Sifting Soil for Sprouts

Two years ago we turned out back yardlet into gardens.  With a lot of sweat and back spasms, we transformed broken concrete, weeds, and rusty nails into a little haven for plants and people.

Year 0: Back Yard open to alley

Year 1: Garden beds carved out of the compacted, rubbled back yard; bottle wall taking shape

Year 2: Back Yard essentially finished; new beds and no grass

For the garden beds, it was digging up hardpan (mixed with rocks and the aforementioned rusty hardware), sieving it through the 1/2″ hardware cloth of our chicken run door, and mixing in compost.  Transformed, indeed, this bed brought us a rich year of tomatoes followed by a less-rich year of corn and squash.

Year 1: Tomatoes (these became 5' tall!)

Year 2: Corn, squash, beans

I could have kept planting this bed as-is, with only the addition of compost each year, but this spring I couldn’t put my shovel through it.

What did it need?  Could it really need more compost?  I had added so much in Year 1 and Year 2, the soil was still black.  When I started working it with my hands, I found the clay content was very high and there were still a lot of rocks, despite the 1/2″ sieving from Year 1.  Although clay helps soil retain moisture and nutrients, too much of it can be a problem.  Rocks, too, weigh down the soil and challenge root growth.

At first I was breaking the soil clumps apart with my hands, tossing aside rocks of all sizes.  But this would take me weeks.  Eventually we began a two-step sieving; 1/2″ sieve to remove remaining large rocks and break down the clay clumps, followed by a smaller-gauge sieve to get the remaining rocks.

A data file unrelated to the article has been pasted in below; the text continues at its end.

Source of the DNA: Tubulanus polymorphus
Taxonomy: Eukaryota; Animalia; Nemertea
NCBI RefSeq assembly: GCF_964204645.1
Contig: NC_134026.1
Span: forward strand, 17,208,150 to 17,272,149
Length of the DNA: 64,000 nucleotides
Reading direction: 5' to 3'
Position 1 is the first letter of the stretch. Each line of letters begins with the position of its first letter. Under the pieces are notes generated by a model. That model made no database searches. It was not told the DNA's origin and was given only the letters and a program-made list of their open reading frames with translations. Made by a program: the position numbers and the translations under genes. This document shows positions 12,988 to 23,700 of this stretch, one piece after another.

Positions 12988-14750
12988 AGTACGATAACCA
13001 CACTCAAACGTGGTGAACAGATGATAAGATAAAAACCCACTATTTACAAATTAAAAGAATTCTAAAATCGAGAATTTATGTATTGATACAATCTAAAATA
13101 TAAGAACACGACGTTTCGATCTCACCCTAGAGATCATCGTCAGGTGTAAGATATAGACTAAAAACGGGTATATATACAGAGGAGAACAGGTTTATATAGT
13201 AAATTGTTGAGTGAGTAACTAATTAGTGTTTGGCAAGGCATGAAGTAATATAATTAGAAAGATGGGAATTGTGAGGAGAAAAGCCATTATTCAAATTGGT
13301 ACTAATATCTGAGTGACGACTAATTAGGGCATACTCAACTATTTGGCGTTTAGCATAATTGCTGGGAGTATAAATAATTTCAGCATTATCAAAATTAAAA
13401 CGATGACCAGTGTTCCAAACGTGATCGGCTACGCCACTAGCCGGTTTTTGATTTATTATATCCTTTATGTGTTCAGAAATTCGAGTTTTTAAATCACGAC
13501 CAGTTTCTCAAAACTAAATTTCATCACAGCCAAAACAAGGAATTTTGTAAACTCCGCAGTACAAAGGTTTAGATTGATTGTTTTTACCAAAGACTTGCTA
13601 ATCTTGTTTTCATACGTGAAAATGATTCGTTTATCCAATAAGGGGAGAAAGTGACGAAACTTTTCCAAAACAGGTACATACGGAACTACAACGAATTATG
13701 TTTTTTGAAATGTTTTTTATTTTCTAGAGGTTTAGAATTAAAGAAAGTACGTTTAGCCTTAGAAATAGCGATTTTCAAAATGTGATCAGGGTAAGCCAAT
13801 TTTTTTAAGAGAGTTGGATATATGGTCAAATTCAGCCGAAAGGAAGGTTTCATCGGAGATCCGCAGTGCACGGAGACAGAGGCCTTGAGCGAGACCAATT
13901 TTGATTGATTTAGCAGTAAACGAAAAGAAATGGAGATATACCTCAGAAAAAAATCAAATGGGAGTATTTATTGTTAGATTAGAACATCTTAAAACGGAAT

Clump of clay-rock compacted soil on 1/2" hardware cloth screen

Using the fireplace screen as soil sifter - tedious!

At first we were using the fireplace screen. Creative? Yes, but tedious – the opening was 3/8″. Eventually, I buzzed over the hardware store, bought some 1/4″ hardware cloth, built a frame from leftover 2×3 wood, stapled the cloth to the frame, and voila – the perfect soil sifter.

The homemade soil sifter: 1/4" hardware cloth on 2x3 frame

Foreground is pile of rocks sifted from about 1/3 of the bed!

We sifted down 18″, worked in several bags of fine sand, and several wheelbarrows of compost (also sifted; to remove the copious sticks and wood bits).  The result: beautiful, beautiful soil in which bean seeds were delighted to germinate.

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